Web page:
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Want extra time to let your retirement savings grow? How about an extra year? Take advantage of compound interest by maxing out your IRA as early in the year as possible!
Because the new year is a few weeks away, I asked team member Harlan to share his views on earning more retirement savings!
Harlan: Albert Einstein said “compound interest is the greatest mathematical discovery of all time.” Who am I to argue with Einstein? With retirement savings, an extra year of compound interest can add up to staggering amounts over time!
Here’s my best tip on making the most of your IRA contributions!
Max out Your IRA as Early in the Year as Possible
In 2018, you can contribute $5,500 to an IRA (Individual Retirement Account). This account is completely separate from an employer-sponsored account, like a 401k. So you set it up on your own. And you’re allowed to add money at any point during the year.
But thanks to the power of compound interest, you’ll earn the most money over time if you max out your IRA early in the year. For example, if you add the full amount in January 2018, your money will begin compounding right away. And will have the whole rest of the year to grow!
If you add money throughout the year, or at the end of the year, you can still max it out. But your money won’t have as long to compound before the next year.
Over time, the benefit of nearly an entire extra year can add up to thousands over your lifetime. I max out my IRA on January 1st every year. And kick off the new year by earning more amazing compound interest!
Of course, it’s still a good idea to contribute to your IRA even if you can’t max it out early in the year. In fact, the more you can save, the better – no matter when you begin!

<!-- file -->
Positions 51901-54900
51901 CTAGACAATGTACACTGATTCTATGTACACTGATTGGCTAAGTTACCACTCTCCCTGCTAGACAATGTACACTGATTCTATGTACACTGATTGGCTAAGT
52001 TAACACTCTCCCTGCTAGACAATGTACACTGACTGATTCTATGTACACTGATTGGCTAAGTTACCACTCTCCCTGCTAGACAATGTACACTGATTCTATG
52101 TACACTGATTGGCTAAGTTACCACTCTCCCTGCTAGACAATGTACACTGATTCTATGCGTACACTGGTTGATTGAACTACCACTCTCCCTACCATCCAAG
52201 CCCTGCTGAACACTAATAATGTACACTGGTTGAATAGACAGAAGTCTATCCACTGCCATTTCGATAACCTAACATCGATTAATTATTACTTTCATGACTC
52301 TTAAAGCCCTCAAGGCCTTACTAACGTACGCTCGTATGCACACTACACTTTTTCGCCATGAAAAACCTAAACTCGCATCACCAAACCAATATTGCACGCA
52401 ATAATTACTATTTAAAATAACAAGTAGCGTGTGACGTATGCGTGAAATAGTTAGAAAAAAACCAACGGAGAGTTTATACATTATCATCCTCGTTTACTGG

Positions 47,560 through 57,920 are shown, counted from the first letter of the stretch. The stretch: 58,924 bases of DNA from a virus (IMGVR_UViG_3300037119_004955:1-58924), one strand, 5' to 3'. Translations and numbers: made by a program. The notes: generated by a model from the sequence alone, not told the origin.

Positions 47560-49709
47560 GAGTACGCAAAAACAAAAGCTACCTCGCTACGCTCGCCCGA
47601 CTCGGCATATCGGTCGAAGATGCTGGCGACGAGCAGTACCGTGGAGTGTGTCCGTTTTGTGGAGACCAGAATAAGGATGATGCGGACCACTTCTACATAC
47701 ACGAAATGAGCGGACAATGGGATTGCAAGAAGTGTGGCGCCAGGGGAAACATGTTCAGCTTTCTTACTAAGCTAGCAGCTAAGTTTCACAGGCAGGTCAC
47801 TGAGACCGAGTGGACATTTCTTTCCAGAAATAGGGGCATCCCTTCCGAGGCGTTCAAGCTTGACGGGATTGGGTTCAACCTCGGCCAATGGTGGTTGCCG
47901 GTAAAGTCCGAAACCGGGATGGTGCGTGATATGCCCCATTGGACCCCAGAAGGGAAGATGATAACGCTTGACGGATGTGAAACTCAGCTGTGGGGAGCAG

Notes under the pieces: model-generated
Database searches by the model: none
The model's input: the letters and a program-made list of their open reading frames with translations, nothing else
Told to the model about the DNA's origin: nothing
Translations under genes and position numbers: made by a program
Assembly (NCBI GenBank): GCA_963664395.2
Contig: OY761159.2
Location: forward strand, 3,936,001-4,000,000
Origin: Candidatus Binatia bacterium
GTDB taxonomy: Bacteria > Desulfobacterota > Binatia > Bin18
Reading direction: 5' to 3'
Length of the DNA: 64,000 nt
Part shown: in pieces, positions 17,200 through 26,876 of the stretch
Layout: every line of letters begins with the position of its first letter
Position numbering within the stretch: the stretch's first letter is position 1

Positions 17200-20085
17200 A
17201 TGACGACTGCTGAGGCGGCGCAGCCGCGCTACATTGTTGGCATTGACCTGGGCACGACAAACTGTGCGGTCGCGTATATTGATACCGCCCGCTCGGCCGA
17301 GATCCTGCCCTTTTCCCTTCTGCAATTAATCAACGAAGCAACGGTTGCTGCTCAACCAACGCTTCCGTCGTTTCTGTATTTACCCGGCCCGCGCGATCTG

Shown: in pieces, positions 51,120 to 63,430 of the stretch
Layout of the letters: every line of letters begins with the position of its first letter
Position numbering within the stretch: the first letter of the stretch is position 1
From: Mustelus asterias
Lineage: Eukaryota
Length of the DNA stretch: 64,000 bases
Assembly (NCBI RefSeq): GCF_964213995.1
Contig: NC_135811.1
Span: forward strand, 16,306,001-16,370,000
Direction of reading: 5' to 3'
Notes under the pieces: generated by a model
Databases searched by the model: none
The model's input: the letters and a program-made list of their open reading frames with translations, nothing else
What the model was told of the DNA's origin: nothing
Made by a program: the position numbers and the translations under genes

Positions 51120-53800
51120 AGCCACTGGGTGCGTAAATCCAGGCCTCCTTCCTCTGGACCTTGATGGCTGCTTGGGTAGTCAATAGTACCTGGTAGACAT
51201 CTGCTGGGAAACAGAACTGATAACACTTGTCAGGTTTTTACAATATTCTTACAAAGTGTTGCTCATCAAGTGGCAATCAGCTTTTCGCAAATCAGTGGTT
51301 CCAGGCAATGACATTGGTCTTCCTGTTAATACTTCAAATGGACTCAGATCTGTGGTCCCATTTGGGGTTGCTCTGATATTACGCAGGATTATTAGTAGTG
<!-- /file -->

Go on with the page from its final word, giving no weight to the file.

Strategies to Add Money to Your IRA
Here are some ideas to make the most of that valuable extra time in your IRA.
1. Savings Account Transfer
If you have money in a savings account, consider moving the cash to IRA funds. And spend the rest of the year replenishing your savings account.
That way, your money grows for almost a full extra year. And you can focus on rebuilding your savings while that happens.
2. Make Contributions From Your Paycheck
Most employers will let you split your paycheck into multiple bank accounts. Send a portion of your check to your IRA (10% is a great place to start!). And when you hit the $5,500 limit, you can focus on saving funds for next year! 😉
The good thing about this method is the money will go directly to your IRA before you ever see it. Paying yourself first is the best way to save money!
3. Borrow From a Family Member
You could ask someone in your family for the cash to max out your IRA. And then pay them back later!
Borrowing money is always a risk. So only ask if you know you’ll pay it back, because no one wants to be stiffed out of cash!
That said, if a family member can help you get a jump start on your savings, it might be worth it to pocket the extra interest.
4. Use Your Cash Back Credit Card Rewards!
This may be controversial, but hear me out. So far, my IRA contributions have gained ~24% in value! I don’t know of any credit card rewards that offer a 24% return – or even close to that!
So if you have a card that earns cash back, consider transferring it to your IRA.
Of course, your returns aren’t guaranteed. But over time (and with compound interest), your cash back rewards will be worth much more than if you redeemed them for the industry standard of 1 cent per point!
If you earn a lot of credit card rewards, they can really boost the value of your IRA!
Traditional or Roth?
This is the eternal dilemma with IRA accounts.
The most important difference is you can deduct your Traditional IRA contributions each tax year, but NOT your Roth IRA contributions. There are other differences between the 2 types of accounts too, so look to see which option makes sense for you.
You can always switch your account later if you decide. The most important step is to get started as soon as possible!
Team member Harlan makes the most of his IRA contributions each year by maxing out them out as early in the year as possible.
In doing so, he gets nearly a full extra year to take advantage of compound interest. That can add up to LOTS of extra earnings over the years. And you can do it, too!
You can get the funds from:
- Your savings account
- Paycheck contributions
- Borrowing from a family member
- Cash back rewards from credit cards